The law firm of Brownstein Hyatt Farber Schreck, in partnership with the Regional Transportation Commission of Southern Nevada, recently hosted nearly 50 Southern Nevada community leaders for a tour of Denver transit development projects. The group traveled to Denver to tour the city’s current transportation options and participated in panel discussions with key leaders from the public and private sectors to learn how Denver positioned itself as a good investment for smart transit options.
With the new Transportation Investment Business Plan, RTC envisions a world-class, multimodal transportation system to connect activity centers, including the Las Vegas Strip, the Convention Center, Downtown Las Vegas, UNLV and McCarran International Airport. A key component in the plan is a light rail system in Southern Nevada.
Brownstein, founded in Denver, has played a central role in many of the public/private partnerships that have transformed Denver through investment in transportation infrastructure. When the RTC expressed interest in a presentation to the Las Vegas City Council about its desire to bring community leaders in Nevada to tour Denver, we knew we could help ensure those leaders were exposed to all aspects of questions that would be raised on this important tour. In partnership with our colleagues in Brownstein’s Las Vegas, Denver and Washington, D.C., offices, we constructed a two-day educational tour that explored all aspects of Denver’s infrastructure plan, including the role of public/private partnerships, alternative funding models and private investment in infrastructure.
Among the top insights shared by our panel of experts from across the public and private sectors, we narrowed it down to the top three insights that the Southern Nevada community must consider when taking the next steps for a broader transportation infrastructure plan.
1. Collaboration is key
All of the panelists agreed on one thing: Denver would not have succeeded in executing its vision if all stakeholders, public and private, did not reach consensus on a plan and work together to achieve their collective vision. Chad McWhinney, CEO of McWhinney, a Denver-based real estate developer, discussed his company’s decision to invest in the redevelopment of the city’s historic Union Station. Upon learning about the synergy, energy and alignment from the public and private sectors that would make up the investing and financing partnership, McWhinney decided the same day to join the group. “Everyone rowing in the same direction was essential,” said McWhinney about the collaboration needed for a successful public/private partnership.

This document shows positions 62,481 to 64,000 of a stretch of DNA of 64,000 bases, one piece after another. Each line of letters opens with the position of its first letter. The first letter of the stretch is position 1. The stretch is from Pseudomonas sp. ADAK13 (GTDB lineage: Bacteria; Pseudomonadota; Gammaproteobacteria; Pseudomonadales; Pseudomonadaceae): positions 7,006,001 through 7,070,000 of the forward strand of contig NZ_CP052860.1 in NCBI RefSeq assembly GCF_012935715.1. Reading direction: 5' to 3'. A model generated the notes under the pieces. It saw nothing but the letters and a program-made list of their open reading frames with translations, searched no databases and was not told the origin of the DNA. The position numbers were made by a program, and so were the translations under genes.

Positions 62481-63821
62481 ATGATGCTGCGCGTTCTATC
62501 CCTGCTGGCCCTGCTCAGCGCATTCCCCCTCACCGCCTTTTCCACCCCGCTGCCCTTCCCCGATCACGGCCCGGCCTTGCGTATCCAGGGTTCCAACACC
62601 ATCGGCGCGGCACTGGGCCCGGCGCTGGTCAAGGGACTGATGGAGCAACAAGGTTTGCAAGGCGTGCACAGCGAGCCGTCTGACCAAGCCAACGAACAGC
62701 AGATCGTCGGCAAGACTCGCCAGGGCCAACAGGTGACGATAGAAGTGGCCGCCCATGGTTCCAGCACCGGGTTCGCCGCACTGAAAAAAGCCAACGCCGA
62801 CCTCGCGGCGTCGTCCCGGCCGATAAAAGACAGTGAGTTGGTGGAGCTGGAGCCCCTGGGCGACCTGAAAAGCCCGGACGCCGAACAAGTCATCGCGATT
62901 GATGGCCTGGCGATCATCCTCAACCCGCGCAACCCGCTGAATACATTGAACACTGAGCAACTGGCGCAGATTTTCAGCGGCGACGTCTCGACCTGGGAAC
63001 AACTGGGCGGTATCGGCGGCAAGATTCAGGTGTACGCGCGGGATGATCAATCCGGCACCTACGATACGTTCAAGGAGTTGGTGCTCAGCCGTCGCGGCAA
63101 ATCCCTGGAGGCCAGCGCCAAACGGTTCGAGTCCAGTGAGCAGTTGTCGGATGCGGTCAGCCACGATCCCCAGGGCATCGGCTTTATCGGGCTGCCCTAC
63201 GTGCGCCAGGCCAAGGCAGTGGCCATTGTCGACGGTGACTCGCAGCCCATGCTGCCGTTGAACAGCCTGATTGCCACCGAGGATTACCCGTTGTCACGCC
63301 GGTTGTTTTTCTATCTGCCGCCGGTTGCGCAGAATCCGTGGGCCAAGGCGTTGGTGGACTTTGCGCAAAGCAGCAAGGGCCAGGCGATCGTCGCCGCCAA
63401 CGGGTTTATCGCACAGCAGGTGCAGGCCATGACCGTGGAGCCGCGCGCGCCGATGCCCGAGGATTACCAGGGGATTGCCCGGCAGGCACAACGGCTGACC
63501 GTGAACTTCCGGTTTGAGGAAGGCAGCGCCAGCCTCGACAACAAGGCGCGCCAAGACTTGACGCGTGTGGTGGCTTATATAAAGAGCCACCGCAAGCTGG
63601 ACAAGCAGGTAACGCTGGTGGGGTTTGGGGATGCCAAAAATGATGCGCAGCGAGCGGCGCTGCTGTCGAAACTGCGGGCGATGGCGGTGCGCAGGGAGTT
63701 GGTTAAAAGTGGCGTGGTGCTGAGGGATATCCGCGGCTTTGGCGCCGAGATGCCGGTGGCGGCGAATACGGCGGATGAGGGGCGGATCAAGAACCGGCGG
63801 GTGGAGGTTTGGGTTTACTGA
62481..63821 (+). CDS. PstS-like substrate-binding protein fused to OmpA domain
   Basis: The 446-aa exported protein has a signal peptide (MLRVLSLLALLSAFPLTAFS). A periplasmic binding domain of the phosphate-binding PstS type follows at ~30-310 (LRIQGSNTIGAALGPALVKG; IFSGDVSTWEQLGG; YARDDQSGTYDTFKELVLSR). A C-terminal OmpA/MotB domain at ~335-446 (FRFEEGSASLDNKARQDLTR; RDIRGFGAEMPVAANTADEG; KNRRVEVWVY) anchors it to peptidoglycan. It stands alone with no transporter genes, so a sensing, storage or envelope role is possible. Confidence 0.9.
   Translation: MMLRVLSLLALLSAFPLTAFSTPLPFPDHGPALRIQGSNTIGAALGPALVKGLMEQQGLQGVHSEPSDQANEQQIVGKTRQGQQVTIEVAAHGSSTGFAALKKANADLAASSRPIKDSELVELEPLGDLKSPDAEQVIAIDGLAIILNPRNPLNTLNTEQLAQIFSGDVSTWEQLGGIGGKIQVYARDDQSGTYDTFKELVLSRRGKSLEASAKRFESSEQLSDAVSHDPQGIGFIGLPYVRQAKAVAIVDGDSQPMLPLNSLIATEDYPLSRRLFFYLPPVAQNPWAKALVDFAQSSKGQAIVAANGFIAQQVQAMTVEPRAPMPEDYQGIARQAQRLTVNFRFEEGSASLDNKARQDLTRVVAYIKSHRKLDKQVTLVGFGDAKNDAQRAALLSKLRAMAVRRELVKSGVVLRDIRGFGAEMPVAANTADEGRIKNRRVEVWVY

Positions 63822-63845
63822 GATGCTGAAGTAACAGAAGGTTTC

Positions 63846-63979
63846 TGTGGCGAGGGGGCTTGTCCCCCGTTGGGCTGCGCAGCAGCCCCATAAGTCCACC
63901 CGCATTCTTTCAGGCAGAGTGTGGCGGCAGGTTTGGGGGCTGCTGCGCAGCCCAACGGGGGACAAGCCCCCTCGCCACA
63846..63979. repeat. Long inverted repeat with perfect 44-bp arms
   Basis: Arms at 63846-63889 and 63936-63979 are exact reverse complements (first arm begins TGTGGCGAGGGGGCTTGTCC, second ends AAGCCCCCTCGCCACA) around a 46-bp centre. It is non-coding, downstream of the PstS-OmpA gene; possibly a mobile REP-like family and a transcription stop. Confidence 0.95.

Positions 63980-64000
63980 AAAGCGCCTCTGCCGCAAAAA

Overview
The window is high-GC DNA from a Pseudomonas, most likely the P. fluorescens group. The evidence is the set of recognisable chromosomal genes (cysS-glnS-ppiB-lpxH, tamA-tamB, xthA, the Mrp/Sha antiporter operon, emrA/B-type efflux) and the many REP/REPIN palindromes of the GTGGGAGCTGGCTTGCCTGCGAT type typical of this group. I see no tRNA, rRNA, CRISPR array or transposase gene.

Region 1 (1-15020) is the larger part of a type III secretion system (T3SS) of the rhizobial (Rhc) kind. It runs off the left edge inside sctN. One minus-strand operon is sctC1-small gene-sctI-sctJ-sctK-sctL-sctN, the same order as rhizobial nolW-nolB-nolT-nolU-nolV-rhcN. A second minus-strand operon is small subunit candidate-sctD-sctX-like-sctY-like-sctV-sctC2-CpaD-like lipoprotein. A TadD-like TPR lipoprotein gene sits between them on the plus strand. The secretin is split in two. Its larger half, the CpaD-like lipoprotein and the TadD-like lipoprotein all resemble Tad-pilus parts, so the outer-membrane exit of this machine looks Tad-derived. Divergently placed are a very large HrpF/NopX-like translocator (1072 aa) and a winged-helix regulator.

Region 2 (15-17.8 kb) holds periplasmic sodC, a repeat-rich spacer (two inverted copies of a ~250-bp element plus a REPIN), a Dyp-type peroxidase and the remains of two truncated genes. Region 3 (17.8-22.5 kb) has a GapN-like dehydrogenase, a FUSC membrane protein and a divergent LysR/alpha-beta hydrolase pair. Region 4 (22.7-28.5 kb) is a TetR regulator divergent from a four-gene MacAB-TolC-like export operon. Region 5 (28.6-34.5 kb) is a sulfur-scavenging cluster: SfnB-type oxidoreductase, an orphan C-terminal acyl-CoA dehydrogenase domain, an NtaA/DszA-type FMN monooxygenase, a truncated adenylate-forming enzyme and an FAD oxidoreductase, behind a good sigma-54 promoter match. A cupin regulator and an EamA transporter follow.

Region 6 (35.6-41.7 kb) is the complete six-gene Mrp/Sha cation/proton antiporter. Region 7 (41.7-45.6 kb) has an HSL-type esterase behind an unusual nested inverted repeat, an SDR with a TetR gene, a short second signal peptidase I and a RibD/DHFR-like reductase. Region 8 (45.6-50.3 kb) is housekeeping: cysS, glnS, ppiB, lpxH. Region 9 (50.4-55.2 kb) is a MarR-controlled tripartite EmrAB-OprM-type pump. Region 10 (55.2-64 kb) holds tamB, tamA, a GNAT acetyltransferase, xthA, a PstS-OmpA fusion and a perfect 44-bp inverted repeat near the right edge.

2. Focus on federal funding
One of the key aspects that made Denver a model city for investment in smart transit options was its pursuit of federal funding for its transit development projects. Two panels of Denver transportation officials and Brownstein attorneys encouraged the tour participants to consider alternative finance options, including public/private partnerships, federal EB-5 funding and Wall Street mezzanine funding.
Dave Genova, general manager of the Regional Transportation District, told the group that federal funding powered the public/private partnership structure. He noted that an essential factor in bringing in the private sector was assuring partners that the project’s public funding was secure. By pursuing and successfully securing the nearly $1 billion in federal grants and other funds for the ambitious Eagle P3 Project (which includes Denver’s commuter rail program), the public/private partnership flourished.
3. Prepare for change to happen quickly
If you’ve visited Denver in the past few years, you’ve probably noticed the cranes dotting the downtown skyline and the number of new construction and economic development projects going on across the city. Our panelists were united in recommending that any city considering a large, citywide transit development project be prepared for change.
They agreed that despite the size and scope of RTD’s transportation development—including the new commuter rail line connecting Denver International Airport to downtown — people started to see change in their communities almost immediately. At Denver’s Union Station, which underwent a $54 million transformation via a complex and rapidly evolving public/private partnership, the downtown community around the station noticed crime levels decreasing and new businesses coming to the area, even before the project had broken ground.
It was our goal to foster conversations among the political and business leaders of Southern Nevada that could provide a road map for updating the region’s transportation. With a comprehensive look at Denver’s transit systems and insights from the people that made them happen, tour participants have plenty to ponder as they determine the next best steps for transit in Southern Nevada.
Rebecca Miltenberger is a shareholder with Brownstein and Alisa Nave-Worth is a senior policy advisor and counsel.